There's a certain behavior that commuters resort to when someone engages in a loud cellphone conversation while on light rail or the bus. One looks at their phone, or out the window, with studied nonchalance. Or, you may turn up the music/podcast on your own phone to drown it out. Occasionally (but rarely in Minnesota), someone will tell the offender to be quiet. (Generally not recommended.)
Can you image that scenario on an airplane? Oh, the indignity.
The prospect of cellphone use on airplanes has been bandied about for years. Last week, the U.S. Department of Transportation (DOT) floated a proposal that would require airlines and ticket agents to disclose to passengers in advance whether the carrier allows cellphone calls on board.
This would prevent passengers from being "unwillingly exposed to voice calls," Anthony Foxx, U.S. Secretary of Transportation, said in a news release. Consumers "would be unfairly surprised and harmed" if they learned after buying a ticket that the carrier permits phone calls, DOT said.
So passengers would at least know in advance if their flight may prove even more miserable.
Federal Communications Commission (FCC) rules now ban the use of cellphones on certain radio frequencies onboard aircraft. But these regulations do not cover Wi-Fi and other ways to make phone calls.
As soon as DOT's notice went out last Thursday, opposition to cellphone use on aircraft surfaced, including a missive from the flight attendants union.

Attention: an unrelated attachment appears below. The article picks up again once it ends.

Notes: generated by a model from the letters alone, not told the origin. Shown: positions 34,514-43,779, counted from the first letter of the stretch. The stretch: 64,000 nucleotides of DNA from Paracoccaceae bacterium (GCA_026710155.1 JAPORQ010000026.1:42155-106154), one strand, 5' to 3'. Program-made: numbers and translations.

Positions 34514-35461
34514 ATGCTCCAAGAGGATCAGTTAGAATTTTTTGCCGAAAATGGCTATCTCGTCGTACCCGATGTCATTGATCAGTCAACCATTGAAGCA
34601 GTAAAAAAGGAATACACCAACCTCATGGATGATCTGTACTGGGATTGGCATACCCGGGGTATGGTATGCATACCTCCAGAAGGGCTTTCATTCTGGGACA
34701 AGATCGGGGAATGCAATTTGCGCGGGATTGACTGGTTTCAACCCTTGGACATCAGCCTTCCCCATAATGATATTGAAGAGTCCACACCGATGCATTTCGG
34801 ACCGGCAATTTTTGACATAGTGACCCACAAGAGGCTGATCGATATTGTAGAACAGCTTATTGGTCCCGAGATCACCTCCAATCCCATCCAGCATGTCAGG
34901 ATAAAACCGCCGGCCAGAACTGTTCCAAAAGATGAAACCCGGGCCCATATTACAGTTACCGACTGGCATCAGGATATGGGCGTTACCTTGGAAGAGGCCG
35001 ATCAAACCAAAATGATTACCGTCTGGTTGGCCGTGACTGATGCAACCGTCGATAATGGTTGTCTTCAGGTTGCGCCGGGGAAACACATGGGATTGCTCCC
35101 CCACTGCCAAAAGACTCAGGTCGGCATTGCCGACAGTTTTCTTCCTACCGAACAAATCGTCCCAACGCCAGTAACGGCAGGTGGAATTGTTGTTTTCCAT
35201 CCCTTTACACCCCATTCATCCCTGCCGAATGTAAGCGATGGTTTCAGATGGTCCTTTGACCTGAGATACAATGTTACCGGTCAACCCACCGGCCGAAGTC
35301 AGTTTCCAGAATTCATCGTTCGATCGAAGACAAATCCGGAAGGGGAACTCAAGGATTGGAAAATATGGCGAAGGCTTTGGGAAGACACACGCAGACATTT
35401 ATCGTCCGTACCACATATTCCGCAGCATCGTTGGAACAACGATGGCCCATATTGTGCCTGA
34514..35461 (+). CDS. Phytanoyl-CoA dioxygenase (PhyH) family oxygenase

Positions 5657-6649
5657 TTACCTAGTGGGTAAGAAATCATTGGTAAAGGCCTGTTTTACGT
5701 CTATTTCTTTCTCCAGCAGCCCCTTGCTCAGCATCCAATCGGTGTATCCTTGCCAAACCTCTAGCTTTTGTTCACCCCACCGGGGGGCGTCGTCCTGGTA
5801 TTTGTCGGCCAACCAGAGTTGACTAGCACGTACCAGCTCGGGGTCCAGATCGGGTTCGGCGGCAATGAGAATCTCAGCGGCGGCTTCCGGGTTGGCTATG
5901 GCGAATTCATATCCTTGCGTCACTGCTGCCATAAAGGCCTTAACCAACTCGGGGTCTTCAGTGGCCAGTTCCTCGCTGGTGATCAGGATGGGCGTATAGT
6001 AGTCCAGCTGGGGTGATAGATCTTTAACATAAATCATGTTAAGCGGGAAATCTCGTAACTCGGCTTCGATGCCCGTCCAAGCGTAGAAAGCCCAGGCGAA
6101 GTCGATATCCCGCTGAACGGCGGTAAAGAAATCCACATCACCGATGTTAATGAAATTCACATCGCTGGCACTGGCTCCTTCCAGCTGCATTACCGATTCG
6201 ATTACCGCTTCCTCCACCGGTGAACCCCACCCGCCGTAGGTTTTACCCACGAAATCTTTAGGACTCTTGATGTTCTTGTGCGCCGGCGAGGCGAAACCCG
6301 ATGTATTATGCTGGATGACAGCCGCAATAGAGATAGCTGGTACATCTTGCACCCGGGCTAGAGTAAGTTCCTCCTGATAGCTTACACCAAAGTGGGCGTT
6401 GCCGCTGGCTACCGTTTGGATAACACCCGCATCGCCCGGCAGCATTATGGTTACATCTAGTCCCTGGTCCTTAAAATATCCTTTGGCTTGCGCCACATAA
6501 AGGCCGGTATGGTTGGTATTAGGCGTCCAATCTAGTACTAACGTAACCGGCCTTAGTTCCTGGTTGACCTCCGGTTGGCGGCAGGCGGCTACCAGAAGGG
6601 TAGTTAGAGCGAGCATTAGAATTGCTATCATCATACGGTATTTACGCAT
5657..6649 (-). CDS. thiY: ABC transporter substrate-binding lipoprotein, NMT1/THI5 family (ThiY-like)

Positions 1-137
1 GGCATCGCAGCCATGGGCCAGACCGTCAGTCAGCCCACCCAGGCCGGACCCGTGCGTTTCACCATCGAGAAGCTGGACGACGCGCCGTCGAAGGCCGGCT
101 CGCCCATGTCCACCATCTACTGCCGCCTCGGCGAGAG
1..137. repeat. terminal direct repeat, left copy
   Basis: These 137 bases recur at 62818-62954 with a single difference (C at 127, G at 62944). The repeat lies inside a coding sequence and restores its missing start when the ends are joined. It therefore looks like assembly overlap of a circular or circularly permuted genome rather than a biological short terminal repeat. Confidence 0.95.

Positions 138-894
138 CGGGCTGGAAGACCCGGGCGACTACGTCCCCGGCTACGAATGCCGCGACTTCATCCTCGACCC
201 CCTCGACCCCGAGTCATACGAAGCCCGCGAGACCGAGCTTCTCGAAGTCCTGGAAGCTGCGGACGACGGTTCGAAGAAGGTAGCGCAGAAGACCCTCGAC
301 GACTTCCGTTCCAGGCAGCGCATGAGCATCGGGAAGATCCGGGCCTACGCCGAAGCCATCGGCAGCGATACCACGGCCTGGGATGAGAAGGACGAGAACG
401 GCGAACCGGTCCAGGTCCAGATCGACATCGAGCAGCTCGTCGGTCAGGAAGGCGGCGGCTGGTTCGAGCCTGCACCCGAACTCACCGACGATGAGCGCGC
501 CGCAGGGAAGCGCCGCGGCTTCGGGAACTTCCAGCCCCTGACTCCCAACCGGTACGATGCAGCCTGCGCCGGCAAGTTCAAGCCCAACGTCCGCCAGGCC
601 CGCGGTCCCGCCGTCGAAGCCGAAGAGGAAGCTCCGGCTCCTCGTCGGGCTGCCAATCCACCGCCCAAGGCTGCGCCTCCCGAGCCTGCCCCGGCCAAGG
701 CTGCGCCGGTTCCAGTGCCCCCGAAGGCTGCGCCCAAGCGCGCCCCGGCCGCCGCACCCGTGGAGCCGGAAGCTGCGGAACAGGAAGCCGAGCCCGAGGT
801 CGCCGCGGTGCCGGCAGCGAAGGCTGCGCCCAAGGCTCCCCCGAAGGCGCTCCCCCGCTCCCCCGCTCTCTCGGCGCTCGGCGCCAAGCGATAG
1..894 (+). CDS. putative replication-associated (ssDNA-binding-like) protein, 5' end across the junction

Sara Nelson, president of the Association of Flight Attendants-CWA, said cellphone use would threaten aviation security and increase the likelihood of "conflict in the skies.
"The American public does not want voice communication in flight," Nelson said in a statement. "Anything short of banning voice calls is reckless."
Airlines for America, a Washington, D.C.-based industry group, says carriers should make the decision — not the transportation department.
When asked where it lands on the issue (sorry for the pun), Delta Air Lines referred to a 2013 memo written by former CEO Richard Anderson to employees. The dispatch indicated customer research showed phone calls "would be a disruption to the travel experience."
"Delta employees, particularly our in-flight crews, have told us definitively that they are not in favor of voice calls onboard," Anderson wrote. Delta is the dominant carrier at the Minneapolis-St. Paul International Airport.
The department is seeking comment on whether this proposal is a good idea, or if it should ban voice calls. You can comment within the next 60 days at www.regulations.gov using the docket number DOT-OST-2014-002.
In somewhat-related news, United Airlines last week announced that passengers who buy seats in "Basic Economy" won't be able to stow their carry-on bags in overhead compartments. Passengers who purchase the airline's lowest fares will only be allowed one personal item, which must fit under a seat. If they want to stow luggage in overhead bins, they must pay.
This prompted Sen. Al Franken to write a letter to DOT urging the department to work with the airlines, "to ensure that these kind of policies are reined in."
"This new approach, aimed at raising profits at the expense of travelers' comfort, is cause for concern, especially given that domestic carriers have enjoyed strong profits," Franken wrote.